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Suspension lifted: Ads allowed back on Logan Paul’s content on YouTube

YouTube has confirmed to Marketing that ads on Logan Paul’s channels have been re-enabled following a suspension on 8 February 2018.

The issue first surface when he created a video around the suicide forest controversy which was deemed disrespectful. Despite a worldwide backlash, he continued to create sensational content which included tasering a dead rat. According to YouTube, the suspension came into action on Paul’s videos after he “exhibited a pattern of behaviour in his videos” which was deemed unsuitable for advertisers, and “potentially damaging to the broader creator community”.

In the latest statement given to Marketing, a spokesperson from Google explained the lift was approved as Paul’s team has acknowledged and understood its community and advertiser friendly guidelines. However, Paul’s channels remain ineligible for Google Preferred and are still on a 90-day probation period. This means that content from his channels will not be eligible for the Trending tab and will not be included in non-subscriber notifications.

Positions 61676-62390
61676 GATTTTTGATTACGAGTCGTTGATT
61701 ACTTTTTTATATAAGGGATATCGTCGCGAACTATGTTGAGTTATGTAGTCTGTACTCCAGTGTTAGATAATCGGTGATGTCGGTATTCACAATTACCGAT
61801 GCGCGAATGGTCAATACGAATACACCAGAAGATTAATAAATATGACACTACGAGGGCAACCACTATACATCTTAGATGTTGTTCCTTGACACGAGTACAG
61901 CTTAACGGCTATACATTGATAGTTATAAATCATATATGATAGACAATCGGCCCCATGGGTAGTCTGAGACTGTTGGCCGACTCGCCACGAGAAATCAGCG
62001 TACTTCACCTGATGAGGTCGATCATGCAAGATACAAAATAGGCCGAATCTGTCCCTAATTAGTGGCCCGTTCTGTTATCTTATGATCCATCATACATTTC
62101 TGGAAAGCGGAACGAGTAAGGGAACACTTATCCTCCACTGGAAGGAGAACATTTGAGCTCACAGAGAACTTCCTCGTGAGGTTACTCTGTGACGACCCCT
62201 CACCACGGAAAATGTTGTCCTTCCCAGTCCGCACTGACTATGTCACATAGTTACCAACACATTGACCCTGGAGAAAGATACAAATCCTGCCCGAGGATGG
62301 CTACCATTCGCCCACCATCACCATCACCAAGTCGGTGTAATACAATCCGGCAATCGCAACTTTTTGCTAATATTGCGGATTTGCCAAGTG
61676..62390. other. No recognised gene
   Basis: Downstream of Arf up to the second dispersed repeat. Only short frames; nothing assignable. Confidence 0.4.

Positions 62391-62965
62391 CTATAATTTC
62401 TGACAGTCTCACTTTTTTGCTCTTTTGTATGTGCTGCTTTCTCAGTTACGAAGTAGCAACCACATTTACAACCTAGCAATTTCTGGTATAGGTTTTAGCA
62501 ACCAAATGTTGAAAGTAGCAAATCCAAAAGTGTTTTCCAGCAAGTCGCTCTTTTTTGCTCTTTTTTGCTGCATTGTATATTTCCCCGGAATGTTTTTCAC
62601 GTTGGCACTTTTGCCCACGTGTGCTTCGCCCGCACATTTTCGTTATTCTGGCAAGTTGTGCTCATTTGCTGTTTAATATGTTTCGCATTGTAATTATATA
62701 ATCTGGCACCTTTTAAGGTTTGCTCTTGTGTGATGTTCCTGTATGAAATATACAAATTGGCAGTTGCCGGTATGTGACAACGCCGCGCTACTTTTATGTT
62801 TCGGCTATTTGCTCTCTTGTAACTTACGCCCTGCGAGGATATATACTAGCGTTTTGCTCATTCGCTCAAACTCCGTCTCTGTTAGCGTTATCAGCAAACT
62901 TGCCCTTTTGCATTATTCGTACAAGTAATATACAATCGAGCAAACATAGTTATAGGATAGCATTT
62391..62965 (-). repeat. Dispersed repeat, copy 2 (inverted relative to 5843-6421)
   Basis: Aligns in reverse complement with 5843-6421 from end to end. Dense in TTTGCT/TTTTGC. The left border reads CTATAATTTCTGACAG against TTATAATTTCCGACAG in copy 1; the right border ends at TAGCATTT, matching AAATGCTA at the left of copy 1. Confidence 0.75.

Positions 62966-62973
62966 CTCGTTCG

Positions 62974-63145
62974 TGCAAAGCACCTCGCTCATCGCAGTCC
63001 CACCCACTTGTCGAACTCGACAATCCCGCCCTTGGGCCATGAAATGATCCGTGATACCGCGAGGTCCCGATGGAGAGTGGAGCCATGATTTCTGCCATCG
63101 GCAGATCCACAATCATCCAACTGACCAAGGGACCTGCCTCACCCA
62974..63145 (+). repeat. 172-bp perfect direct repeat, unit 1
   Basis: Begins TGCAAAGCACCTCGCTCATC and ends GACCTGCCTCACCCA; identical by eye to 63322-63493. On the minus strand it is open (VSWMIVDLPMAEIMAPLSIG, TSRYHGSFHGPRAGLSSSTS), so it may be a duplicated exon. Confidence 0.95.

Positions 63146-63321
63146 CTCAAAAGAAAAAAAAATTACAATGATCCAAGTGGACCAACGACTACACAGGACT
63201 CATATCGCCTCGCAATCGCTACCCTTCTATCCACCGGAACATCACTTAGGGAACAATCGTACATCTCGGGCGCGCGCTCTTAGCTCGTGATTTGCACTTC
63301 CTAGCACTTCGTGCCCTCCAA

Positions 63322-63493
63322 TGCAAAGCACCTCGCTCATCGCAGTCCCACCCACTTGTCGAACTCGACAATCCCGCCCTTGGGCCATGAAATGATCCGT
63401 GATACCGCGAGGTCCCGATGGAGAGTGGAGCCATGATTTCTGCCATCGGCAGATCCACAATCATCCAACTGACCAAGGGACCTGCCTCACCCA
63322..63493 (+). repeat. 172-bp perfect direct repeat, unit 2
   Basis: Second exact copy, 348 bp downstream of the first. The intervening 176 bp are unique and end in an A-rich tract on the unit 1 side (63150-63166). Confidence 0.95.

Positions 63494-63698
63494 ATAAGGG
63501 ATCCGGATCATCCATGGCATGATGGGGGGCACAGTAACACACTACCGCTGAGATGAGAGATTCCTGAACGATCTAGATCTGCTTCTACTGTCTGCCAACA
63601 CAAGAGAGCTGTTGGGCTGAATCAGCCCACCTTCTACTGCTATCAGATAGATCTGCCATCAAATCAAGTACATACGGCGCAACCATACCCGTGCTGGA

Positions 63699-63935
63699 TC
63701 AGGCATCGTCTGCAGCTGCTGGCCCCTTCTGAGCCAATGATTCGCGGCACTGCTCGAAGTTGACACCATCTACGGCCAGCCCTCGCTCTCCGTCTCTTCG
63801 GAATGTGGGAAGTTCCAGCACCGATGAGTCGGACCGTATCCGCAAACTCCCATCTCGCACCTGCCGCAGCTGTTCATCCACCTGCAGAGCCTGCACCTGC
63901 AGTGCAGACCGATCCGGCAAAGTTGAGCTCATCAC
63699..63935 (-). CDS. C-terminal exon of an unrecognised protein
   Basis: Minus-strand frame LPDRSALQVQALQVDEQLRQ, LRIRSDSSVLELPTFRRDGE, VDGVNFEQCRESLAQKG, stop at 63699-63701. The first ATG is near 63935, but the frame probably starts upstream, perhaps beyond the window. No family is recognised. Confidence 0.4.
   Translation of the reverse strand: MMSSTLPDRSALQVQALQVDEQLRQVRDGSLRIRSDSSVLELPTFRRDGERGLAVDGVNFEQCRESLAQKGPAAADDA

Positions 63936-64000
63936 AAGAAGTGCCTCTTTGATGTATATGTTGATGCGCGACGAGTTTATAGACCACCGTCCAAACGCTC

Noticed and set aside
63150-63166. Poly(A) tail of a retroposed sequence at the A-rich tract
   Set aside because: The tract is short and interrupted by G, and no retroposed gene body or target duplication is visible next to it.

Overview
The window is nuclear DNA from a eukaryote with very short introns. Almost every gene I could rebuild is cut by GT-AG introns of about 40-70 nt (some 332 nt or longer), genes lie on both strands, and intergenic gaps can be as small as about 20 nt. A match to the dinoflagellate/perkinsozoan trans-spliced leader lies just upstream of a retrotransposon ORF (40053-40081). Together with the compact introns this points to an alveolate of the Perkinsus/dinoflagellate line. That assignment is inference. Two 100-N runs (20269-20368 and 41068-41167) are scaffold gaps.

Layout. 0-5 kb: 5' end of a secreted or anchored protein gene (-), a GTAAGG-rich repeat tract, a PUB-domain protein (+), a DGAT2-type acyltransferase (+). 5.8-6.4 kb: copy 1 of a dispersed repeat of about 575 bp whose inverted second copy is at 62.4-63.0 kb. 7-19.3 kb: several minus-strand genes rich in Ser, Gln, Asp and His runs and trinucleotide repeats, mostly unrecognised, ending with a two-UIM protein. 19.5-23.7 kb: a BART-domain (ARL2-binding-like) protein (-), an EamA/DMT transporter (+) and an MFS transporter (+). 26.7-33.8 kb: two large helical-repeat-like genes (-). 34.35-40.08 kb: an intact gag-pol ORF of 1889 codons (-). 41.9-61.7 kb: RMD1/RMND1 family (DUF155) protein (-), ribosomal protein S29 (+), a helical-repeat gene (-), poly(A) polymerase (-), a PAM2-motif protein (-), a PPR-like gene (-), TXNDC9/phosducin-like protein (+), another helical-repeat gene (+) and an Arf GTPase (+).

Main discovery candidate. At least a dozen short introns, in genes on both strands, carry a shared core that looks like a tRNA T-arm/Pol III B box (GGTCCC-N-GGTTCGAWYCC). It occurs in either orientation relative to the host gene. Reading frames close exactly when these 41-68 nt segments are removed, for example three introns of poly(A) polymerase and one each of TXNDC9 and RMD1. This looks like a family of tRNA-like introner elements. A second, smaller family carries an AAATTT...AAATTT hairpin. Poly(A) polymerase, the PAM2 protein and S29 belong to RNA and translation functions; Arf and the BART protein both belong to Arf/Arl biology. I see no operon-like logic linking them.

YouTube has also now outlined additional steps in its community guidelines to better protect the interests of advertisers, viewers and creators, which go beyond YouTube’s current strike systems.

With regards to the actions taken against Paul, two weeks ago, YouTube CEO Susan Wojcicki told audience members at Recode’s Code Media conference that Paul’s team had not done anything that would cause him to be taken off the platform completely. This is because YouTube has a three strike policy in its Community Guidelines.

“We do terminate accounts all the time. We do have a three strikes rule, and if somebody violates three times, then we terminate those accounts,” Wojcicki  added. So far, Paul was deemed to have received one strike for the video involving the suicide victim in Japan’s suicide forest. If Paul’s channel receives an additional two Community Guidelines strikes within a three-month period, he will be barred from posting content on YouTube for two weeks. If there are no further issues, full privileges will be restored.

 

Read also:
Has YouTube become a breeding ground for sensational content? 
After Logan Paul, YouTube tightens grip on video monetisation for creators
Logan Paul’s latest suicide awareness video – just another PR play?
YouTube hits pause on Logan Paul: Should there be more content caution?

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